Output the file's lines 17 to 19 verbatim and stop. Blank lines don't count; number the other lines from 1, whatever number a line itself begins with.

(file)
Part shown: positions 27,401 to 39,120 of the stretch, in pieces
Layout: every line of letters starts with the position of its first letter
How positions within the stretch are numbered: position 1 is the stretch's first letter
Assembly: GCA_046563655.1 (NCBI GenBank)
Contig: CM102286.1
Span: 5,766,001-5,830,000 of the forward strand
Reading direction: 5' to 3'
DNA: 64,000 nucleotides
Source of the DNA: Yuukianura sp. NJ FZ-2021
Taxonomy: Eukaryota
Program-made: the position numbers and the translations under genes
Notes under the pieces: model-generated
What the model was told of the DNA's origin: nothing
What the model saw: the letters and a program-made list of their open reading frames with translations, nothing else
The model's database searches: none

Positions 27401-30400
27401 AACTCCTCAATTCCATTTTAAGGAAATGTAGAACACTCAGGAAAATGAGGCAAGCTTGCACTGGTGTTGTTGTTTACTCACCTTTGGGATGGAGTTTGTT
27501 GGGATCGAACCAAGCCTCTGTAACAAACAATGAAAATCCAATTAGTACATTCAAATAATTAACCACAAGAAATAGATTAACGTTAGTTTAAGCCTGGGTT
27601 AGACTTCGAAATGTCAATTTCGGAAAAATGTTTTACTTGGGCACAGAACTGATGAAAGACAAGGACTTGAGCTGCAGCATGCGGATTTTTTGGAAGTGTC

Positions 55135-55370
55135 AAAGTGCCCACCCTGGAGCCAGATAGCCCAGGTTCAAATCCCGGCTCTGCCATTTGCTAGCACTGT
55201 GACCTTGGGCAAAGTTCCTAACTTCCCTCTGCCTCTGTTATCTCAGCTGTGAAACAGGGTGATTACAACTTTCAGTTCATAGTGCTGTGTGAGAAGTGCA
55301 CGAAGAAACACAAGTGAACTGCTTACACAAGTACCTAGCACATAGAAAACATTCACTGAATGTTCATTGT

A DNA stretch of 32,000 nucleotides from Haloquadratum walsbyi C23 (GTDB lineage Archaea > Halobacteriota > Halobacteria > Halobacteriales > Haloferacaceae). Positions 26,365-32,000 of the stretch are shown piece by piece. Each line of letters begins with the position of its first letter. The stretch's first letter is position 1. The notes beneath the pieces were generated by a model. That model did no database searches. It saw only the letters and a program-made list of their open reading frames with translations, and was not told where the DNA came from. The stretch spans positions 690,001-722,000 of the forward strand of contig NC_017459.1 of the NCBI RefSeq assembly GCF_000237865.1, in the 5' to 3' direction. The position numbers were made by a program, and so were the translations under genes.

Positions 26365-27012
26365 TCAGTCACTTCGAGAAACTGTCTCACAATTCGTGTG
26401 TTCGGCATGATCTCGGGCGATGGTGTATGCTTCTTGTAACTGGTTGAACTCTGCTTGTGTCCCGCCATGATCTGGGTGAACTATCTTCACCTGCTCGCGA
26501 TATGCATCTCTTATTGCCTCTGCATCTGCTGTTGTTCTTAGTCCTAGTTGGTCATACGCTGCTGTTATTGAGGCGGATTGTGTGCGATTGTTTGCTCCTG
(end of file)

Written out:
27401 AACTCCTCAATTCCATTTTAAGGAAATGTAGAACACTCAGGAAAATGAGGCAAGCTTGCACTGGTGTTGTTGTTTACTCACCTTTGGGATGGAGTTTGTT
27501 GGGATCGAACCAAGCCTCTGTAACAAACAATGAAAATCCAATTAGTACATTCAAATAATTAACCACAAGAAATAGATTAACGTTAGTTTAAGCCTGGGTT
27601 AGACTTCGAAATGTCAATTTCGGAAAAATGTTTTACTTGGGCACAGAACTGATGAAAGACAAGGACTTGAGCTGCAGCATGCGGATTTTTTGGAAGTGTC